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Over the past year, the #MeToo movement has been everywhere. Women and men all over the country have stood up to say that they have experienced a form of workplace sexual harassment, and they have had enough. Something that started in the entertainment industry quickly spread to all industries. Healthcare is no exception. In fact, in a recently published survey, 30% of women  on medical school faculties have reported experiencing some form of harassment in the past two years alone, JAMA. 2016;315(19):2120-2121. doi:10.1001/jama.2016.2188.


The opportunity in this movement is on the progress we will gain by addressing issues that have been cast to the shadows for years. Addressing the #MeToo movement in your own workplace can be difficult, but now more than ever it is crucial for leaders to examine carefully their approach and adapt if needed.

Culture & Education

Leaders in healthcare and medicine must create a work environment where all employees feel supported. Employees also need to feel that their leaders are prepared and equipped to handle the seriousness of harassment allegations. This starts with education. Do not assume that a healthy workplace culture emerges without deliberate efforts by leadership. Train yourself and your staff on communication practices that create low risk environments for harassment. Make sure your employees truly know what to do should they experience it.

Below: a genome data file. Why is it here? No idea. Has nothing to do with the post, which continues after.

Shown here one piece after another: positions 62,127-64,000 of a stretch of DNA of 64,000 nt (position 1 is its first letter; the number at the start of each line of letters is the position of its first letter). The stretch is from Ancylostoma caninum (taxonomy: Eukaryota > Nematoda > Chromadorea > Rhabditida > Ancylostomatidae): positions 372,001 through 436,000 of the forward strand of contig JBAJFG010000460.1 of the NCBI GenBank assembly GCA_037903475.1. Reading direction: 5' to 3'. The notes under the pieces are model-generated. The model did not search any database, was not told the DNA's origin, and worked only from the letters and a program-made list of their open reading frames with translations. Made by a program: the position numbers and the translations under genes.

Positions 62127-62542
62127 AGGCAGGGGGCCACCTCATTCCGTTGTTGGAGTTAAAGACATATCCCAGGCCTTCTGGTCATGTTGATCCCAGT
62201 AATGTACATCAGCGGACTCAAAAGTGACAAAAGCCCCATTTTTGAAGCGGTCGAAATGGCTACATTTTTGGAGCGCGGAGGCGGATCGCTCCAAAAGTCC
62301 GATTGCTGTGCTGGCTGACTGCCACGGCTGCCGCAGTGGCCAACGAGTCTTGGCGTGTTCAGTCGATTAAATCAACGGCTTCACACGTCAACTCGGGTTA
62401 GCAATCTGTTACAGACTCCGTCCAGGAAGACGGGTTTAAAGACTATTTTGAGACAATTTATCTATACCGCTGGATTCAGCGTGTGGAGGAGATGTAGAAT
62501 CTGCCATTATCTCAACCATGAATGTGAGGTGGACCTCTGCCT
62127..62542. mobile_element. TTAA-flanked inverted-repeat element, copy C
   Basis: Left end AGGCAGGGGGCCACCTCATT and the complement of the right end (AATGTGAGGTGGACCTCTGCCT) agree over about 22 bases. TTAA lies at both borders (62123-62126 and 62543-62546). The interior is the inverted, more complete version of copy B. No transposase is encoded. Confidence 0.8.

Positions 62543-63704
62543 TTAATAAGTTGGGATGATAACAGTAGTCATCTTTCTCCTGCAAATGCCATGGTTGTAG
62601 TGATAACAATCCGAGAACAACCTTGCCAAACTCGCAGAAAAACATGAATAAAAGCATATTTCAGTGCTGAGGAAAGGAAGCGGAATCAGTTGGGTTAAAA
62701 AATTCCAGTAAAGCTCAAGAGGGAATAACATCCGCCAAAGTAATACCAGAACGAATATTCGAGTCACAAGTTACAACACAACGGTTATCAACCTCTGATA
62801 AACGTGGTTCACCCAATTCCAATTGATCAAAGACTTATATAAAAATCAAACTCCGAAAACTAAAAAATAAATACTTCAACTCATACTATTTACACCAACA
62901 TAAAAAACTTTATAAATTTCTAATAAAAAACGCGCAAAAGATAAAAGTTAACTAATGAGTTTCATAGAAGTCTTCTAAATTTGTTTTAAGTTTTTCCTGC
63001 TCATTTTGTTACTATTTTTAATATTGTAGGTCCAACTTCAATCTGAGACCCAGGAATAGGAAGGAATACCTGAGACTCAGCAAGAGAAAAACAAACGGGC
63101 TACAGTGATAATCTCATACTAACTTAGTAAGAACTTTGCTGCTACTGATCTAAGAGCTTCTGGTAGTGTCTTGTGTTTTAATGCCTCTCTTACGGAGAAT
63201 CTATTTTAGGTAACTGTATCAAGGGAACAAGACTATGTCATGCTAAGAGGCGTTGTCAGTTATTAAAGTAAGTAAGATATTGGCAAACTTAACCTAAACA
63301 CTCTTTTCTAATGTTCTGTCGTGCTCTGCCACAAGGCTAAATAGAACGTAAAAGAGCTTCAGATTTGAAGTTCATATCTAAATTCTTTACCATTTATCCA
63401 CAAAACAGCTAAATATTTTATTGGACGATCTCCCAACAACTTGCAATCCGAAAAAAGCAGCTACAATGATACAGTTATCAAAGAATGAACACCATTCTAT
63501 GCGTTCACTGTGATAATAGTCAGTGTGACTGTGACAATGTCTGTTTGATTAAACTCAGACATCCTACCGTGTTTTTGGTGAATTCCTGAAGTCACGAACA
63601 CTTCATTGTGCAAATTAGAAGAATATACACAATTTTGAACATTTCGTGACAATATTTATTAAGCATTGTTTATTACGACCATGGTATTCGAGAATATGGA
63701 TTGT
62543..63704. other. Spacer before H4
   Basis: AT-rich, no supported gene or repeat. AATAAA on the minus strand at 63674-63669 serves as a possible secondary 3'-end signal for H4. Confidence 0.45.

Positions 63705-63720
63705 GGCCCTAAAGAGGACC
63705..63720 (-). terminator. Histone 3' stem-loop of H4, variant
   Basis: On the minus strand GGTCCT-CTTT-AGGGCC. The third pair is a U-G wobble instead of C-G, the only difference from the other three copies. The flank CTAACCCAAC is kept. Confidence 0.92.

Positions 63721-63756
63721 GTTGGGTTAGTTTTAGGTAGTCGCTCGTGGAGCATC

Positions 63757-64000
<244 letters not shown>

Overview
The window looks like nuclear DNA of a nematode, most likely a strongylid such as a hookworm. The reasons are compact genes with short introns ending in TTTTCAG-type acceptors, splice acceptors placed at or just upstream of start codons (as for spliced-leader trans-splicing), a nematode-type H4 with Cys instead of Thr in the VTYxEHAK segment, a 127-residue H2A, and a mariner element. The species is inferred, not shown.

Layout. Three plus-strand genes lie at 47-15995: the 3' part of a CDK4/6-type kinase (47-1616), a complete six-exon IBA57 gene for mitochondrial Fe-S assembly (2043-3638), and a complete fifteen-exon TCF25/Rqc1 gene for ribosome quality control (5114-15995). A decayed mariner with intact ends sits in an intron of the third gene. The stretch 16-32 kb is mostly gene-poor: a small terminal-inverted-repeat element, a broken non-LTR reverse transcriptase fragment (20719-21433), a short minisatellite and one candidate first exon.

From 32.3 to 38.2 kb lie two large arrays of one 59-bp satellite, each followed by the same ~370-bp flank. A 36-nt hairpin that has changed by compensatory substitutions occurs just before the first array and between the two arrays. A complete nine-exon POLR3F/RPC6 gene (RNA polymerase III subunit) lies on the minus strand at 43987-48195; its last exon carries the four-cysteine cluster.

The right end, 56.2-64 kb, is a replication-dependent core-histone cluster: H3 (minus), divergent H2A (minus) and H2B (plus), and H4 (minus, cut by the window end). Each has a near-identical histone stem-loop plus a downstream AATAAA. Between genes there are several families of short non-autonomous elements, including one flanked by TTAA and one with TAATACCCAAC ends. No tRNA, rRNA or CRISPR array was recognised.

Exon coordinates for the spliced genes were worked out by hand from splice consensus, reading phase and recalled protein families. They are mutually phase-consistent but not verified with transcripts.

Policy Enforcement

In order for your staff to feel supported in coming forward about any harassment they have faced, policy enforcement must start at the top. People have no reason to come forward if they do not feel like their abuser will be held accountable. When a complaint is received, it must be fully investigated and reasonably considered.

Why now?

Many are asking the question, “why now?” as the #Metoo movement matures. Responses to this question vary, but perhaps it comes down to something rather simple–victims are finding more sources of public support. Only a few years ago, victims often received scathing criticism and often ridicule for raising red flags. That seems to be changing.  There is power numbers, such that many victims who previously felt isolated now are willing to speak out knowing they are not alone. We must nurture workplace environments where women and men feel supported and safe, especially as we all work to create better lives for our patients and their families.